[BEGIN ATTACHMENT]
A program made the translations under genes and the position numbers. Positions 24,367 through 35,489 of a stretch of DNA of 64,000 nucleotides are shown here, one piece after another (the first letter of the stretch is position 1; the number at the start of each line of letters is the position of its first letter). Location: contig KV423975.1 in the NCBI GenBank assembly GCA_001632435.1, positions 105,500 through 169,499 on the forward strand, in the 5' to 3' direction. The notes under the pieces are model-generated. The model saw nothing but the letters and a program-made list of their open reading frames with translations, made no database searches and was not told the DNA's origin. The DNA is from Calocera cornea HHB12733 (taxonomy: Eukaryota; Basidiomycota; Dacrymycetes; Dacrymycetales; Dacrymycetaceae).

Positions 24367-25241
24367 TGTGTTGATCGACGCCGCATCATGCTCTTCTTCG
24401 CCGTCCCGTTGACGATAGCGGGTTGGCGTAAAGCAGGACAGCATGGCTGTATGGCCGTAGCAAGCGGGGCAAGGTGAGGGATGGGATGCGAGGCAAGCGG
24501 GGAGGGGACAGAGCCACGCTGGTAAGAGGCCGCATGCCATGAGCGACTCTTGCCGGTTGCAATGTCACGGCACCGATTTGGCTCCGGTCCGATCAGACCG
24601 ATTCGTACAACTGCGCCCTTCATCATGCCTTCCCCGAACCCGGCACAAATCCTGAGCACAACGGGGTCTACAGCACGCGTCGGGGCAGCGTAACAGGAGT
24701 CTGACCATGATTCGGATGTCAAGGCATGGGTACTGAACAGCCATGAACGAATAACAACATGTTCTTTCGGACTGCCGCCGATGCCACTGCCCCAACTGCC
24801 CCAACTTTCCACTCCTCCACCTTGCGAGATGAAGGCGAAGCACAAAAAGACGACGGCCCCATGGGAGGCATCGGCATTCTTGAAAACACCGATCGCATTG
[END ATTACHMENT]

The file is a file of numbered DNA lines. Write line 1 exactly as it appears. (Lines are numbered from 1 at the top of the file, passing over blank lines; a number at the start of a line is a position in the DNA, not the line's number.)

A program made the translations under genes and the position numbers. Positions 24,367 through 35,489 of a stretch of DNA of 64,000 nucleotides are shown here, one piece after another (the first letter of the stretch is position 1; the number at the start of each line of letters is the position of its first letter). Location: contig KV423975.1 in the NCBI GenBank assembly GCA_001632435.1, positions 105,500 through 169,499 on the forward strand, in the 5' to 3' direction. The notes under the pieces are model-generated. The model saw nothing but the letters and a program-made list of their open reading frames with translations, made no database searches and was not told the DNA's origin. The DNA is from Calocera cornea HHB12733 (taxonomy: Eukaryota; Basidiomycota; Dacrymycetes; Dacrymycetales; Dacrymycetaceae).